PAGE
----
Bites of the Big Apple

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In the last year or more, I have had several guests from overseas. I asked them to describe their impressions of New York; here are a few highlights.

  • The city. Liz Bird, news editor at Travel Weekly U.K., said it is "the most exciting city I have ever visited. I had a very romantic image, conjured up from movies like 'When Harry Met Sally,' 'Sleepless in Seattle' and, of course, from Woody Allen films featuring pictures of Central Park and the skyscrapers."
  • Australians Alison and Sonia echoed that, even citing "Sleepless in Seattle," too. To them, the whole place was a bit like a movie set, especially seeing the Yellow Cabs and discovering Chinese takeout is for real. They also were "in awe at how much there is to do."

    A friend, Sarah, joked about getting an American dentist so she would have to return (from England) every six months. And Martin, who finds Canterbury a little slow, likes New York's edge.

    Liz said, "The best was hanging out in bars and restaurants and looking up at skyscrapers. It was great being there at Christmas [1997] when it was icy cold and had a festive atmosphere."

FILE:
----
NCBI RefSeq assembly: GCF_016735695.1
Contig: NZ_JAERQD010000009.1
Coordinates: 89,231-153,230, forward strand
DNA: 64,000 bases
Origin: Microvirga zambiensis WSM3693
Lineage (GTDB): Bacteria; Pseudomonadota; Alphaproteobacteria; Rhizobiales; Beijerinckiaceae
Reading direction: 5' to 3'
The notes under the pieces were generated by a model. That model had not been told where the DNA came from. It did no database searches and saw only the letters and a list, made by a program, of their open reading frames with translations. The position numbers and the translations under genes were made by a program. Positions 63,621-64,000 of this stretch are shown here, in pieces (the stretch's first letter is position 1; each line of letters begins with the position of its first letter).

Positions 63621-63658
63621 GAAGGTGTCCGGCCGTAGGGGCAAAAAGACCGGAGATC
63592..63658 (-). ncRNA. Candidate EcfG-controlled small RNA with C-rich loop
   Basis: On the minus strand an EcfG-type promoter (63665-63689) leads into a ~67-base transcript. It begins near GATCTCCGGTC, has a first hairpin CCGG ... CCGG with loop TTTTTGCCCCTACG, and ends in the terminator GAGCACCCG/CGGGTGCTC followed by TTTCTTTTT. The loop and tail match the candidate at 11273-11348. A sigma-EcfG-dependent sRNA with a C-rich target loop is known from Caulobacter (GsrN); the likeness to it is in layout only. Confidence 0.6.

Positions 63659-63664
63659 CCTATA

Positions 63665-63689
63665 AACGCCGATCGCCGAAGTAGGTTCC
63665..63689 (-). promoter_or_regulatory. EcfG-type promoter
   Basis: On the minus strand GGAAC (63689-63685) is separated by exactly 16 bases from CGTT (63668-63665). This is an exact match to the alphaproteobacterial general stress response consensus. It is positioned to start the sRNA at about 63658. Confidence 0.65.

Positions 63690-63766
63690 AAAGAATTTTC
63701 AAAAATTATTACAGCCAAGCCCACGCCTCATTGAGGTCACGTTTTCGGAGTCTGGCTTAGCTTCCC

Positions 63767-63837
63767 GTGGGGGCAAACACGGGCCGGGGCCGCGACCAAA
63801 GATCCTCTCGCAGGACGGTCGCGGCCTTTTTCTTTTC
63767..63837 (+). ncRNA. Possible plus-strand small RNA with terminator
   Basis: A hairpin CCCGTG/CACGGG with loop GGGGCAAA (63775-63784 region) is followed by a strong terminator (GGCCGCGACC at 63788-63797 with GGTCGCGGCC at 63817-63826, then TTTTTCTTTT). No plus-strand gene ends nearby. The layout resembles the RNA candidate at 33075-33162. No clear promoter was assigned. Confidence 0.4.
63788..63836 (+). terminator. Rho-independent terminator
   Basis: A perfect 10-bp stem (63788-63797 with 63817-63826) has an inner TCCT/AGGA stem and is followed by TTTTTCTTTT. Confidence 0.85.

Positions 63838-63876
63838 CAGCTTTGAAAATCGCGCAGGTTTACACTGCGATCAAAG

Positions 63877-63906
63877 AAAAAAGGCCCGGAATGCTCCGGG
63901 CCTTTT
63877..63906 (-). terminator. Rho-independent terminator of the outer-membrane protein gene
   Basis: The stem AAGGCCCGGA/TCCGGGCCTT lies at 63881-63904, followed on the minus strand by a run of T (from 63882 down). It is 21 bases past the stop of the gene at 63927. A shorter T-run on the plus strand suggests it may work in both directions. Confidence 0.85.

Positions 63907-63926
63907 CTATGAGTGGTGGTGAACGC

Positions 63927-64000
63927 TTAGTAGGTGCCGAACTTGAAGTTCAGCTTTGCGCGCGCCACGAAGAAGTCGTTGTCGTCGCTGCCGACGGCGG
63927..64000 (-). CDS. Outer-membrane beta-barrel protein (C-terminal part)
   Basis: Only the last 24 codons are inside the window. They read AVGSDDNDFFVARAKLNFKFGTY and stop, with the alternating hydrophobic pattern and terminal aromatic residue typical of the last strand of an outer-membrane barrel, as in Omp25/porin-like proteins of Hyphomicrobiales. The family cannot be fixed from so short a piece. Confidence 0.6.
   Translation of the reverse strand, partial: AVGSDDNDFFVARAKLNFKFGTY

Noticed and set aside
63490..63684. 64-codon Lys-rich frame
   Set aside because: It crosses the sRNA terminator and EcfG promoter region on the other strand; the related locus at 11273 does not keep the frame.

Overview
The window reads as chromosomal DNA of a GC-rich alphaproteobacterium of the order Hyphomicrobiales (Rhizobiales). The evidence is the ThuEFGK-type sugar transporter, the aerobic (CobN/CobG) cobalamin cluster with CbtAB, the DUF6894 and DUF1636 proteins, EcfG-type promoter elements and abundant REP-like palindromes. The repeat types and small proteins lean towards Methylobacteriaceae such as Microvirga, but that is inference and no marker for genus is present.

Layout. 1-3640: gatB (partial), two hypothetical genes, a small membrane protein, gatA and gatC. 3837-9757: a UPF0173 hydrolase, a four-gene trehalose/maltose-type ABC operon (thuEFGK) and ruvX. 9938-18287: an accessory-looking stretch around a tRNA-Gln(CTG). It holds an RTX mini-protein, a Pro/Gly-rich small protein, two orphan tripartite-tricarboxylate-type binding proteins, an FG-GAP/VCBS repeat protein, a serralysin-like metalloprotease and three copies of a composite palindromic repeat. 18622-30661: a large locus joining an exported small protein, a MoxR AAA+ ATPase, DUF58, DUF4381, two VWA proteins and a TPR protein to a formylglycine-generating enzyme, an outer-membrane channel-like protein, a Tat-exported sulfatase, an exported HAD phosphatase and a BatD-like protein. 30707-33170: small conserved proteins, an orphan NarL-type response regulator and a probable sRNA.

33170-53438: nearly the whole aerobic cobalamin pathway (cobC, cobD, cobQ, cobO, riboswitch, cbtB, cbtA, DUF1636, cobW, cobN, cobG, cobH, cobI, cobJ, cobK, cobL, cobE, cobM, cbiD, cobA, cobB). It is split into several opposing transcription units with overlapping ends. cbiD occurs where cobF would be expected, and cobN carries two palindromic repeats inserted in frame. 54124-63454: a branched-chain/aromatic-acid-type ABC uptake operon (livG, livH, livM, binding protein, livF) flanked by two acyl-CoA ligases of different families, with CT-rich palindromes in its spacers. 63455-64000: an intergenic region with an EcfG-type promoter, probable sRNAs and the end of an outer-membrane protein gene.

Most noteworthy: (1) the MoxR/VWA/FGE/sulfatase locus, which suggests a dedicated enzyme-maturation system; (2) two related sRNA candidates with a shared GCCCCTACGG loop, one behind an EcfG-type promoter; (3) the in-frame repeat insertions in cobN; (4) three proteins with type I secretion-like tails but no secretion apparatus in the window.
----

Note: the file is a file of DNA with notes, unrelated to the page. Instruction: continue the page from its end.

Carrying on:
• The people. Liz said she braced for rude people, particularly taxi drivers, but did not find them. Also, "I love the New York sense of humor."
  • And from Alison and Sonia: "New Yorkers are too cool for the globe." The pair said they "felt like country hicks." (This was from two women who regretted they would miss a Jackson Pollock show and who talked about their search for obscure food items that I'd never heard of. Some hicks.)

  • The sights. Liz deemed Ellis Island "well done" and called buildings "stunning." And she lives in London.
  • For the Australians: "Central Park makes the city."

    I took or sent guests to see the renovated Grand Central Station. Lucinda and Dexter reported there was "something going on." They had walked into the dedication ceremonies for the revitalized station.

  • Buying things. Lucinda and Dexter (from London) were astonished at the choices, down to the number of breads offered for deli sandwiches.
  • And Alison and Sonia echoed that, commenting on "the numbers of coffees and cup sizes."

    As for the shopping, anywhere in the U.S., all guests were enthusiastic ... and dedicated, I might add.

  • Criticisms. Liz, a gospel music fan, was disappointed with her Harlem gospel tour, figuring she should not have gone midweek.
  • More amusingly, Sonia described the "revolting face" of a greeter at Bloomingdales. The smile was way too friendly to be real.

    Criticisms were scarce, but I suppose those who visit here are those most likely to find the Big Apple tasty.

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